Abstract # 199:

Scheduled for Saturday, June 22, 2013 10:15 AM-10:30 AM: Session 24 (Auditorium) Oral Presentation


K. L. Bales1,2, K. Hinde2,3, N. Maninger2, W. A. Mason2 and S. P. Mendoza2
1University of California, Department of Psychology, Davis, CA 95616, USA, 2California National Primate Research Center, 3Department of Human Evolutionary Biology, Harvard University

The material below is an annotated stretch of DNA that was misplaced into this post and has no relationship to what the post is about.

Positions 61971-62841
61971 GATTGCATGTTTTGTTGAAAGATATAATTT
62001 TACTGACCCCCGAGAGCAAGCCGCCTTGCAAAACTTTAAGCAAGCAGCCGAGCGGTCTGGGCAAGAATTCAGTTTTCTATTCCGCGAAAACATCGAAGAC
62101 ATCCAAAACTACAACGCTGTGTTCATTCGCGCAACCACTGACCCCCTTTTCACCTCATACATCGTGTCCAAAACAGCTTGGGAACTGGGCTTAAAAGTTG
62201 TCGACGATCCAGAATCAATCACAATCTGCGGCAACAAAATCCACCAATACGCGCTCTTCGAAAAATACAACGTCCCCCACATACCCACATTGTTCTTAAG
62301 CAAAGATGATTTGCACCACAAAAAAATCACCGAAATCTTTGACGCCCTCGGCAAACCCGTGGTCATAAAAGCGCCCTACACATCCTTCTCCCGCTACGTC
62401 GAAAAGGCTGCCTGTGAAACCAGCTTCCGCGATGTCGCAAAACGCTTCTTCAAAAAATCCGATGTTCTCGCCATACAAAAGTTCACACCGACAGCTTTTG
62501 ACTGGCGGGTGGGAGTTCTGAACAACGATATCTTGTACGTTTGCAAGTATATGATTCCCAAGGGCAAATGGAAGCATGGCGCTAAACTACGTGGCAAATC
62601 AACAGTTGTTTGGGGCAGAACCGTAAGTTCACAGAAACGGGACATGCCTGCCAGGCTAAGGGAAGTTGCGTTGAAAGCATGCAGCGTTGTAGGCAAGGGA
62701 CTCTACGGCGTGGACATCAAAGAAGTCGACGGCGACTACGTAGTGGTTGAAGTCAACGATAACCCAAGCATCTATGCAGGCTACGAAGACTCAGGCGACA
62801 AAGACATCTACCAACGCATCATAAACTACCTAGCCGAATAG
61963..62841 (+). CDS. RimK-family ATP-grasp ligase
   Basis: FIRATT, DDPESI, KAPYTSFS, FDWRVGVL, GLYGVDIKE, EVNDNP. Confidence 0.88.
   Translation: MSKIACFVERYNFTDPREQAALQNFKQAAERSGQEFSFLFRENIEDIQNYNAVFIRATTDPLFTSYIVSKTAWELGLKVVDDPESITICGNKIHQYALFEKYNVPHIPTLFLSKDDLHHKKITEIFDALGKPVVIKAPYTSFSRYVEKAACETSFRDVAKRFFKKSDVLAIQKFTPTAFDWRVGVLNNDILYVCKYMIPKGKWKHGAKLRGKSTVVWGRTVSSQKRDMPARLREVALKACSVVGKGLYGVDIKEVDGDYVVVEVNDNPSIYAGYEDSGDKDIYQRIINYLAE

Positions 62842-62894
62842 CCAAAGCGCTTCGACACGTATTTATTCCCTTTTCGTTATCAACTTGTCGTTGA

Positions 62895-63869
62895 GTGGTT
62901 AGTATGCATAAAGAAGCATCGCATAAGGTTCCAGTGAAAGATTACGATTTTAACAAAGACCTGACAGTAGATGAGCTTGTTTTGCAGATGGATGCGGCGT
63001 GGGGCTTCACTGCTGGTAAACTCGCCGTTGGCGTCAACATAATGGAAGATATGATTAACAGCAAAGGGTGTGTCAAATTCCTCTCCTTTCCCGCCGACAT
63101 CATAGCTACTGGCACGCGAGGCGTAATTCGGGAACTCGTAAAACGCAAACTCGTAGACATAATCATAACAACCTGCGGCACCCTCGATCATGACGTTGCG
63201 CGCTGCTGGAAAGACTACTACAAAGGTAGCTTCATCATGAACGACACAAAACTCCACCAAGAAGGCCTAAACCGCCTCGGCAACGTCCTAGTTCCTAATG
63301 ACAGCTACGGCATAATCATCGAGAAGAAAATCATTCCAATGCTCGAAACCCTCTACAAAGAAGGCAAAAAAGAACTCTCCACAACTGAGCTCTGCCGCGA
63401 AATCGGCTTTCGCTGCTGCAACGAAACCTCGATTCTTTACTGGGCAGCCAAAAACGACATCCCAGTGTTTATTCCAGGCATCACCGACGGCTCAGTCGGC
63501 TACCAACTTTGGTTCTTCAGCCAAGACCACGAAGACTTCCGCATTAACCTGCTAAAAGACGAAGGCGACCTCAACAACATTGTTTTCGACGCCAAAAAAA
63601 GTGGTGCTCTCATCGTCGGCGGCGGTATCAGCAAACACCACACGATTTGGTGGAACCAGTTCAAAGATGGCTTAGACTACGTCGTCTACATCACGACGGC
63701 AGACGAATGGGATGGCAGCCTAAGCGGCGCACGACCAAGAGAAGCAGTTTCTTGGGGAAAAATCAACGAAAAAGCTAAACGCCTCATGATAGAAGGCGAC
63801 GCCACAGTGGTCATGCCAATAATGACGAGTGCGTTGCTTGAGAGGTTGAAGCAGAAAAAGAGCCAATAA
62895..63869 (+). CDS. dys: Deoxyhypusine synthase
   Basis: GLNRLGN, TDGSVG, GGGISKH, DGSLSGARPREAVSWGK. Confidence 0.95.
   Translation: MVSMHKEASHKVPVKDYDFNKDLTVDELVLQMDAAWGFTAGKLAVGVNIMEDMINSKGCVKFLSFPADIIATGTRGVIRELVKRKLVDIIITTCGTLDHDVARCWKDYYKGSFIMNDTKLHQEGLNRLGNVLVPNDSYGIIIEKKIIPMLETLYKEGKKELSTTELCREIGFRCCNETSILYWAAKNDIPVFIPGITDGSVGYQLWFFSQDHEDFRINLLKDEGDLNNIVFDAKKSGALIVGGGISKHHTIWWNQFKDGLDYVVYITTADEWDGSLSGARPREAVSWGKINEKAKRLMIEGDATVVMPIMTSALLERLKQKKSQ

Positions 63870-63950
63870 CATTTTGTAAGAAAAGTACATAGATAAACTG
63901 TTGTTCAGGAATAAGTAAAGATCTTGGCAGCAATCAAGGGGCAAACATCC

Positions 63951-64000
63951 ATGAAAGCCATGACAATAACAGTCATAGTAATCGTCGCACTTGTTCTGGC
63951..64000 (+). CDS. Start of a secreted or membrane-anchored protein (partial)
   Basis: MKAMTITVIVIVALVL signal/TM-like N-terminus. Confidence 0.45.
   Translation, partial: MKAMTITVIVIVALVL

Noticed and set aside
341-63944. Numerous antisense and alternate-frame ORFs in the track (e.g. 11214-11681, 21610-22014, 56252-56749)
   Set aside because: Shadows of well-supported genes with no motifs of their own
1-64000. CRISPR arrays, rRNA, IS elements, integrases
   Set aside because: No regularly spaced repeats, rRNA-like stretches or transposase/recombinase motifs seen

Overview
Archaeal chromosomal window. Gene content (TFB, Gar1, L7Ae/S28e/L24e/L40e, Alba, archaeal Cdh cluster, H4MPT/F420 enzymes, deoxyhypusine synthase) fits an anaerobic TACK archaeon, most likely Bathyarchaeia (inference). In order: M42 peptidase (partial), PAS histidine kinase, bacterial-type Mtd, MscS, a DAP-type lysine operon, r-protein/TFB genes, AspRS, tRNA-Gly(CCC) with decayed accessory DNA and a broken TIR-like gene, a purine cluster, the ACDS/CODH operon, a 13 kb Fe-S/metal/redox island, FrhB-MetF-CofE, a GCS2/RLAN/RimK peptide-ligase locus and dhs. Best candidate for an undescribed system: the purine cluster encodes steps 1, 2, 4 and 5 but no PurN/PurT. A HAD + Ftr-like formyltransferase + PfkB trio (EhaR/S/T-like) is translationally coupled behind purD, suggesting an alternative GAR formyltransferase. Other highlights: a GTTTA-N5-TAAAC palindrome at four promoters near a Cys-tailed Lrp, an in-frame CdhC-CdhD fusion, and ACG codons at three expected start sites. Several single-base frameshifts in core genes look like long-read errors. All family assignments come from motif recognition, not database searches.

Titi monkeys represent an ideal non-human primate model for the neurobiology of pair-bonding. They form strong pair-bonds, characterized by selective preference for their partner, mate-guarding, physiological and behavioral agitation upon separation, and social buffering. In a series of studies, we measured the neural effects of pair-bond formation, longitudinal changes in the pair-bond, and pair-bond challenges such as separation or "jealousy" in coppery titi monkeys (Callicebus cupreus) housed at the California National Primate Research Center. In these studies, conducted via positron emission tomography (PET) co-registered with MRI, we found a number of similarities and differences between the neurobiology of pair-bonding in titi monkeys and published studies in rodents and humans. Particularly interesting is the significant (F= 3.60,n = 12, p = 0.026) increase in whole brain glucose uptake which occurs across the process of pair-bond formation and consolidation, as well as significant changes in the lateral septum (F = 10.94,n = 16, p = 0.016) in a "jealousy" condition which parallels similar findings in human obsessive love. The natural social characteristics of titi monkeys make them useful models for both basic and biomedical research on social bonds. This research is supported by HD053555, US National Institutes of Health Office of Research Infrastructure Programs, grant P51OD011107; and the Good Nature Institute.